March 26, 2007

Fr. Hayes Lecture Notes

Lecture titled "Up to Jersualem...The Journey with Jesus":

What made biblical cities, like other ancient cities, a city? Walls. You couldn’t have a town without them. Walls not only defined the city limits but protected the inhabitants from mauraders and invaders. Walls also made punishment of transgressors within possible, since if the watchers in the towers noted a crime they could command "close the gates!" and stop the person from fleeing, and therefore be able to find him within the city confines.

This is an analogy for Judiasm and Christianity with respect to the building of the New Jerusalem (Jerusalem literally means "City of Peace".) The walls define us, protect those within the walls, and allow for punishment of transgressors of those within the walls.

What are “the walls” of Judiasm & Christianity? In the Old Testament it was circumcision. In the New Testament it is baptism. In the Old, circumcision was a shedding of blood, a giving up of part of our member, and appropriately since that part is most notorious for our most unruly desires, a symbol of our concupiscence. In the New Testament St. Paul calls baptism “the circumcision of the heart”, which means that the New Testament addresses the source of our unruly desires – from what comes from within, from our hearts.

Joshua (in Greek 'Yeshua' meaning “Jesus”) was the first to cross into the land promised to Abraham’s descendents. He crossed the Jordan river and the first city he took was Jericho, the ten-thousand year old town that was often represented with Rome and Babylon and others as ‘the devil’s city’. Jericho is the city situated at the lowest point on earth, a way of saying something spiritually through topography.

Joshua didn’t conquer all the Holy Land at once, though he did take many cities. It was left to his descendents to continue to gain the Promised Land. And which was the last city to fall? Jerusalem, by King David. But when David wanted to build the first Temple in Jerusalem, God said no. It was God's plan that a man of peace would build the temple at the "City of Peace", not a man with blood on his hands. David’s son Solomon (name “Shalomo” or ‘peaceful man’) built the Temple, just as another man of peace, Jesus, would build the new Temple.

When Jesus entered Jerusalem the final time why did he go out of his way, choosing an inconvenient route by crossing the Jordan river and going into Jerusalem via the uphill, desert road of Jericho? Because it was the route Joshua took. Jesus was intentional in this in order to show himself as the new Joshua. Why did he cleanse the Temple at Jerusalem when he'd been there before and likely saw the same things (moneychangers) going on? To fulfill the prophecy that zeal for his Father’s house would consume the messiah. The road Jesus took into Jerusalem was straight uphill - a symbol of the spiritual life being compared to climbing a mountain. Jericho is 853 feet below sea level while Jerusalem stands on the crest of a chain of mountains that cross Palestine from north to south, and which is its highest point 2558 feet above sea level. But Jerusalem doesn't lie on any important trade routes, nor is it the highest point, nor is there any natural reason why this city should be one of the most important places in the world for over four thousand years. Why Jerusalem? Because it was God-chosen, not man-chosen.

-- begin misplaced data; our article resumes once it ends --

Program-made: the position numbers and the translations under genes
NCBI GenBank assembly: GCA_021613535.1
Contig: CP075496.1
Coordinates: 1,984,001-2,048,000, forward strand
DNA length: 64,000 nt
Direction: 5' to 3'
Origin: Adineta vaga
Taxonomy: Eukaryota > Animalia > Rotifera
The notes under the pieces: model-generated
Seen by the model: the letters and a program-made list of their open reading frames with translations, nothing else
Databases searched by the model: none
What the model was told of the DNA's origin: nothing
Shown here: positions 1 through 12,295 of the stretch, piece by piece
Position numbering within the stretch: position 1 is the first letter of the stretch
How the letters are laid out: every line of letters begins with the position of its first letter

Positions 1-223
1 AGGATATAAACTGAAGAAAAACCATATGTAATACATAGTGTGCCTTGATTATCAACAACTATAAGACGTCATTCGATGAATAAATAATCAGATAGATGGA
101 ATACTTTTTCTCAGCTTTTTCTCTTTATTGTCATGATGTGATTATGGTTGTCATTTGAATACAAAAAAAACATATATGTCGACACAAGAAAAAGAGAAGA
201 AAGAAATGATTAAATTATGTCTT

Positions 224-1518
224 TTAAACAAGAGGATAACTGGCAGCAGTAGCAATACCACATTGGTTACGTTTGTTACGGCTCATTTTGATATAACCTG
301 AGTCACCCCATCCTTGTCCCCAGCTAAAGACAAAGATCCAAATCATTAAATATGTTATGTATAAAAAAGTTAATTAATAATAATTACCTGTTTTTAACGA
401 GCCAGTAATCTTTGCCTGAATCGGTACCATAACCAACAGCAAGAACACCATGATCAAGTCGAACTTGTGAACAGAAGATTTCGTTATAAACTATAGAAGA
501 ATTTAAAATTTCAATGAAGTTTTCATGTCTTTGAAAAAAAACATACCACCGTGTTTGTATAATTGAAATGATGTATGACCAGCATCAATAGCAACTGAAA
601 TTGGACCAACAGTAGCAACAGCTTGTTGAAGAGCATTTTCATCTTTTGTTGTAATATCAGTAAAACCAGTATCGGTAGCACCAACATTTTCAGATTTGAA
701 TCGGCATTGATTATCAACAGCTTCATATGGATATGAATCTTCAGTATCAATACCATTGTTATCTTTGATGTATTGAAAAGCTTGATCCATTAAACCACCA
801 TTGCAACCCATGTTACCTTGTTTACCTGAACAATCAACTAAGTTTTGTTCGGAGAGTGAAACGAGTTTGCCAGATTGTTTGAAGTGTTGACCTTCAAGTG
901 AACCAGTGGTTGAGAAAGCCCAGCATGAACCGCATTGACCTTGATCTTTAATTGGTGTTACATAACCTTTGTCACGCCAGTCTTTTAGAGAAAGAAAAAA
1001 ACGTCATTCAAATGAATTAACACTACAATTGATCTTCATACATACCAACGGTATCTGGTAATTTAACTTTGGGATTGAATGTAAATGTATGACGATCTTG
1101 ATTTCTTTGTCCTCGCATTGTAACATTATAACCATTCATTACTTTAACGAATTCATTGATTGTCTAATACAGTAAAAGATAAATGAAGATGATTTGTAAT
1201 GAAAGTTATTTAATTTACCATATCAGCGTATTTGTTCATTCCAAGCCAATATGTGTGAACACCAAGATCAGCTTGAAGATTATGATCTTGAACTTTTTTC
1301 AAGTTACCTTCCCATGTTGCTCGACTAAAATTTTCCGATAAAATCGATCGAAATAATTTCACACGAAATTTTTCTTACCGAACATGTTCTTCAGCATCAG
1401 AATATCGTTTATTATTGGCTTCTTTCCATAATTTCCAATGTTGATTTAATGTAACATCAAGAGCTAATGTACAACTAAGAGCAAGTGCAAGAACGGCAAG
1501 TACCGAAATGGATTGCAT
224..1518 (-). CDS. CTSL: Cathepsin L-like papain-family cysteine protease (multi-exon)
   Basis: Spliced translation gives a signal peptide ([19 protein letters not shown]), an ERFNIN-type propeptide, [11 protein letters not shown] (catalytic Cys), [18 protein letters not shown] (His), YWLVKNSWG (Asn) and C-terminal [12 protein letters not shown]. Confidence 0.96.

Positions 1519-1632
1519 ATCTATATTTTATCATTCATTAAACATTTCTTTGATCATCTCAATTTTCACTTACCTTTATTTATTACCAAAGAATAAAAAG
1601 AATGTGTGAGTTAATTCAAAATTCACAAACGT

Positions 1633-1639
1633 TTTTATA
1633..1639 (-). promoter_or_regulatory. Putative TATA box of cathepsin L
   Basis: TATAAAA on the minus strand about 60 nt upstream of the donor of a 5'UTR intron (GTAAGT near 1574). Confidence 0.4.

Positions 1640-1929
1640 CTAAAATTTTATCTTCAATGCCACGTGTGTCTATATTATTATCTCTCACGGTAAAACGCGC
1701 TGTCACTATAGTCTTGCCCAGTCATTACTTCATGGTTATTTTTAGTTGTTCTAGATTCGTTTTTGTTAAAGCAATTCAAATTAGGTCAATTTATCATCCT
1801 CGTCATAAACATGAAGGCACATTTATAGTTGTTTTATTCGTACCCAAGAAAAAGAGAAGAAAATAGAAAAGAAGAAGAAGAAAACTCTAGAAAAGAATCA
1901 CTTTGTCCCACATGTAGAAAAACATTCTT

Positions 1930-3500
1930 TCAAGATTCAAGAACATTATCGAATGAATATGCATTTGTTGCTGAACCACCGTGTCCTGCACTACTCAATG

Bible history begins with Abraham; the first eleven chapters of Genesis are like "algebra" rather than a straight history. The only place in the bible where God asked for an animal sacrifice was when Abraham was told in Genesis 22 to sacrifice a ram caught in the thicket in lieu of his son Isaac on Mount Moria, the future site of the Temple of Jersualem. Abraham never owned any land in the Holy Land other than his grave plot in Hebron, south of Jerusalem. Abraham was basically nomadic. Shem, one of Noah's sons, might have been the mysterious Melchizedek, the "King of Salem" (Jerusalem) who offered Abraham bread and wine. (The word Semite comes from the name 'Shem'.)

The Mount of Olives, just east of the Temple, is where prophecy said the messiah was to arrive (and the sight of the Second Coming) and so the Jews' graves just outside the city all faced that mountain. Christ rode into Jerusalem on a donkey to great praise and fanfair from that mountain only to be killed soon after. The Garden of Gethsemani is also there.

Another example of God using geology as a prop was when Jesus took Peter up to Ceasari-Phillipi. The most prominent rock in the Holy Land is the one around which the Temple in Jerusalem was built. The second is the massive wall of rock at Caesarea Philippi, where there were pagan altars above and below it. That was the rock upon which Jesus would build his church against which the gates of hell would not prevail.

The Holy of Holies contained the Ark of the Covenant, which contained the commandments given to Moses and some of the manna given by God in the desert. The new Ark of the Covenant became the Blessed Mother, with Jesus's new Law of love and himself as manna in the Eucharist. Faced with the ark, David said, "Who am I that the ark of the Lord should come to me?" (2 Sam 6:9) Elizabeth tells Mary in almost the same words, "Who am I that the mother of my Lord should come to me?" (Lk 1:43) Why is Mary referred to as a "Queen"? Psalm 45 depicts a royal wedding with the line "The queen stands at your right hand, at your right hand arrayed in gold". And yet the queen isn't the person the king is marrying! Polygamy is and was a rich man’s game since the one ironclad rule that makes it work is that every wife gets her own house. So it is the Queen mother who lives with the King, who "stands at his right hand".

No comments: